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Learning ratings

  • Best: Really engaging, great learning approach.
  • Very Good: Engaging, good learning approach.
  • Good: Pretty engaging, good learning approach.
  • Fair: Somewhat engaging, okay learning approach.
  • Not for Learning: Not recommended for learning.
  • Not for Kids: Not age-appropriate for kids; not recommended for learning.

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What parents and kids say

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Kid, 11 years old November 8, 2014

Cute adventure is okay for older kids but might be a little scary for young kids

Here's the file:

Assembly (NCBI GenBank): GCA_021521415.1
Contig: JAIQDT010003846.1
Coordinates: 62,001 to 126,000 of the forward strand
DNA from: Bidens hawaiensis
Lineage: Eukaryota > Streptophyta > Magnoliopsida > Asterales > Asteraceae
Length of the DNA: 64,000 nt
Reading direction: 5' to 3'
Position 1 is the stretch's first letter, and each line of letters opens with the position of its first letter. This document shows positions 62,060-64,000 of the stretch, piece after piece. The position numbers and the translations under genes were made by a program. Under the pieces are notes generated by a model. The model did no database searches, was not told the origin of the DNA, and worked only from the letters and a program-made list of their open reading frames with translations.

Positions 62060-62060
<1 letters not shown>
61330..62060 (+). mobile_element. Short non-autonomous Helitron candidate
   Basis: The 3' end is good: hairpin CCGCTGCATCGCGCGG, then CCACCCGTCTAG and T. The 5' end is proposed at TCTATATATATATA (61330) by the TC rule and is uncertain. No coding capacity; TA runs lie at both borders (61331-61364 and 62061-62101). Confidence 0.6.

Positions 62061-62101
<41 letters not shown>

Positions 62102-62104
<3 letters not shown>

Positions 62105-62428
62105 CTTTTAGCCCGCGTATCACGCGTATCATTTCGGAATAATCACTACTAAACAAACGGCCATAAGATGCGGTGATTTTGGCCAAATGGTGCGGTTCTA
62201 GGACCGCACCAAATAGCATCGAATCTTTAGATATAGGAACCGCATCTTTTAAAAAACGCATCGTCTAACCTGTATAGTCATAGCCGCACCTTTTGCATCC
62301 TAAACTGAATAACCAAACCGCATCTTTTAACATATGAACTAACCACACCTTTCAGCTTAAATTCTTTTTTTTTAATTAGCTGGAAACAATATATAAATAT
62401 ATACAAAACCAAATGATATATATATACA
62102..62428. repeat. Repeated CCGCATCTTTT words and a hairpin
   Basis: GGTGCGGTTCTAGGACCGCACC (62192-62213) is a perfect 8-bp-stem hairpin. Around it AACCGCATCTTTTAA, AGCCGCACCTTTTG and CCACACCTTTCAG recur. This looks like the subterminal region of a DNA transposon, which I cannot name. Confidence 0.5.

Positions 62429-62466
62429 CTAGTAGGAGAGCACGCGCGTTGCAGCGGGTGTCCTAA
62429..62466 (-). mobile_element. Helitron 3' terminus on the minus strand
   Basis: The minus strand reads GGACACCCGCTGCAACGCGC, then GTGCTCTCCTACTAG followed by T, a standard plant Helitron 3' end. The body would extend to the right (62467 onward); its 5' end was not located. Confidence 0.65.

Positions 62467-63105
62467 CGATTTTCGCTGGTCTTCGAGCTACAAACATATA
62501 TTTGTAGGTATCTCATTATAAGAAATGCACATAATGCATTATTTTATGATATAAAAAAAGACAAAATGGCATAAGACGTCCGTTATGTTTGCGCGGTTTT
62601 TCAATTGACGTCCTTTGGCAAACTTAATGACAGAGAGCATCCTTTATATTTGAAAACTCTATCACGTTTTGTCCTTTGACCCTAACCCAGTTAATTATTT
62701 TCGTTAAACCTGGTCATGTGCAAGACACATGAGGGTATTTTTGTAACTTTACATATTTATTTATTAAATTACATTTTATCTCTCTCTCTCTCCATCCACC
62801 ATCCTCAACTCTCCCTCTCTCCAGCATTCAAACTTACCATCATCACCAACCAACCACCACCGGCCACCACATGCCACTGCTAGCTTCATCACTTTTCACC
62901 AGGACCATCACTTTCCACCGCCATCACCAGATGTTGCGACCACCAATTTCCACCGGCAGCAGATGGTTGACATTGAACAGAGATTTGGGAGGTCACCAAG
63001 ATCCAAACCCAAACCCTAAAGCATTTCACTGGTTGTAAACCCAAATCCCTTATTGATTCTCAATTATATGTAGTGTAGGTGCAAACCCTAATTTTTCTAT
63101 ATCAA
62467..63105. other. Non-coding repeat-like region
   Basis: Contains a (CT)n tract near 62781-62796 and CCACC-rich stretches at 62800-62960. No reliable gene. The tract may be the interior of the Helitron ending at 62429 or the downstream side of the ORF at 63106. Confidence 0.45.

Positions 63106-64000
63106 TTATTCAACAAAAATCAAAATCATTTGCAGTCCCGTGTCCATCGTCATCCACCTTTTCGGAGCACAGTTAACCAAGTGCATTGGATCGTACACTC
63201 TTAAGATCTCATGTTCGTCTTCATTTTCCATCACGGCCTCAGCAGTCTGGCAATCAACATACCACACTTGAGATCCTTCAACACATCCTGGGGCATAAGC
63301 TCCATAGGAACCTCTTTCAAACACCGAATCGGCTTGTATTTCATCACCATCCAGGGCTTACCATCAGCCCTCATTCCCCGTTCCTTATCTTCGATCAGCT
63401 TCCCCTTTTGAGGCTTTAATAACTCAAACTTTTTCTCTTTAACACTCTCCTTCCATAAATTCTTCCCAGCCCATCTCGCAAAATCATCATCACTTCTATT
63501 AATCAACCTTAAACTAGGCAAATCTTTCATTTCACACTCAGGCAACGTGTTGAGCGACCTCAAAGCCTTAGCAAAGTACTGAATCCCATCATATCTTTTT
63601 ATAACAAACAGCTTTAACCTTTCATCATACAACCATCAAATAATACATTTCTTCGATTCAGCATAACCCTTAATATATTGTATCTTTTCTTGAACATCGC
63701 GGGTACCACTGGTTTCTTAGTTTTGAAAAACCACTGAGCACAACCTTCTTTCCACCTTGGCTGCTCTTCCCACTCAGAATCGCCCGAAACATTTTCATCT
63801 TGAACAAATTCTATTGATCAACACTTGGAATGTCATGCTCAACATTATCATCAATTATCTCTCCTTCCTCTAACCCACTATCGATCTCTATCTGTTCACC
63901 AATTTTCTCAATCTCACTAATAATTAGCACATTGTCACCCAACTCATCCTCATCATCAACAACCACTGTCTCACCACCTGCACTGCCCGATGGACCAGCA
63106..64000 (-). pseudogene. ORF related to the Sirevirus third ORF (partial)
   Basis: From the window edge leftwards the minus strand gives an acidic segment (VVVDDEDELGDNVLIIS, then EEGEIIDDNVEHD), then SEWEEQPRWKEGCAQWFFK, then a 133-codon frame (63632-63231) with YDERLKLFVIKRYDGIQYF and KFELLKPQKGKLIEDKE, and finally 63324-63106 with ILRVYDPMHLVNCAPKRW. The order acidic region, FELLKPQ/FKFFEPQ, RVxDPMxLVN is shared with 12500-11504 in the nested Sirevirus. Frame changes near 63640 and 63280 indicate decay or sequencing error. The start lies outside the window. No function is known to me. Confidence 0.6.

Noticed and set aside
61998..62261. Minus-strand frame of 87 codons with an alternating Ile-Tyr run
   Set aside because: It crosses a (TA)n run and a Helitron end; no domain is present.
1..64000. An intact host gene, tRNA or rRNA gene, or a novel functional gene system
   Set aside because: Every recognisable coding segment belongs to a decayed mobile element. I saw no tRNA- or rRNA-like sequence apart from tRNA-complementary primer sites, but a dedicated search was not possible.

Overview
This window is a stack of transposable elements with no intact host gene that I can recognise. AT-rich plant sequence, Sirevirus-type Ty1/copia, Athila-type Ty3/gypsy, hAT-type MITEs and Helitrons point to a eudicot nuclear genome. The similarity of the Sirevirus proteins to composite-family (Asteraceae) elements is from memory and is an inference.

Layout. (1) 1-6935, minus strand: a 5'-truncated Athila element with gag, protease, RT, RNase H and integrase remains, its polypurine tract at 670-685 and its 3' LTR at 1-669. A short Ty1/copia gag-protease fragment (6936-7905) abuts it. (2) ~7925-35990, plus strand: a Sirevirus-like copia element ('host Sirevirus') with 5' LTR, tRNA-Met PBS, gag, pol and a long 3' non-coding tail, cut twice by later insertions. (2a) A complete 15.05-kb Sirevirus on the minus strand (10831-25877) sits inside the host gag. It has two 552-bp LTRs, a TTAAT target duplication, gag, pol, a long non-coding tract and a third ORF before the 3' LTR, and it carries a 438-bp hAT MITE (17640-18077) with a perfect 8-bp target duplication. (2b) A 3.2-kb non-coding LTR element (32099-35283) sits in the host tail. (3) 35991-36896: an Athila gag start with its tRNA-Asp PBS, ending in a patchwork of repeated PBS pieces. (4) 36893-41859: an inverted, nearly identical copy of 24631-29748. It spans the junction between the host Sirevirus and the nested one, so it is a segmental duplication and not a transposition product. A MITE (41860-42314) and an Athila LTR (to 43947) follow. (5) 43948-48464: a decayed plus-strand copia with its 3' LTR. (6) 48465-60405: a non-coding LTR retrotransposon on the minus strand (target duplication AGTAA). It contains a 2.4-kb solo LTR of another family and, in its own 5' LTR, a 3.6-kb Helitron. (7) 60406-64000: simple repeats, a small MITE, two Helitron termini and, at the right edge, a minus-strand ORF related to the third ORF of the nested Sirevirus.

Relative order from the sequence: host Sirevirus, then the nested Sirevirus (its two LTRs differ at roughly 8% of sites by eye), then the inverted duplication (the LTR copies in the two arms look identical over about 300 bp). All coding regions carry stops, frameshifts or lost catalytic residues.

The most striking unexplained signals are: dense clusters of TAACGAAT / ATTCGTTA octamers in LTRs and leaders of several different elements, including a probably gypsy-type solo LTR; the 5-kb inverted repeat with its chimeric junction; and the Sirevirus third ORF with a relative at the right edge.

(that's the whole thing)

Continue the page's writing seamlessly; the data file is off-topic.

Although this is a good movie it has some scenes that might scare young kids.Such as when Blade and Dusty are hiding in the cave like mine to hide from the fire and Blade tried to protect Dusty but got really burnt on his side which is a little scary.But all the characters heal that are injured.Spoil alert one scene Dusty looked dead but brought back to life that scene is really emotional.Plus on the sex scene a girl that is all over Dusty made some PG-13 innuendoes.And the main bad guy in the film is Cad Spinner.He isn't the best role model but all the other planes are role models.Plus in one scene Dusty said I kicked Aston Marton which is supposed to replace the a word. Positive Messages:Messages about self sacrifice are strong and solid and the smokejumpers are loyal friends. Great role models:Dusty at first is mad about his disability but realizes even with his disability.Dipper is a boy crazy girl who makes a bit of inappropriate comments that young kids might not get but tweens and teens will.But one the upside the smokejumpers are loyal friends who care to protect the enviroment. Violence or scary scenes:Lots of peril but are caused by big fires.Main characters are usually doing stuff that can lead to death or intense care.In one scene a main character(Dusty)is shown to be dead but is not. Sexy stuff:A female plane is shown to be obsessed with Dusty and makes a few PG-13 innuendos that most kids and tweens won't get. Swearing:No real curse words but a few terms that replace strong words such as oh Chevy and I kicked Aston Marton crude potty humor is infrequent. Commercial products:None in the movie but there is plenty of toys at stores. Drinking:Cars do briefly drink at bars. So that's my review.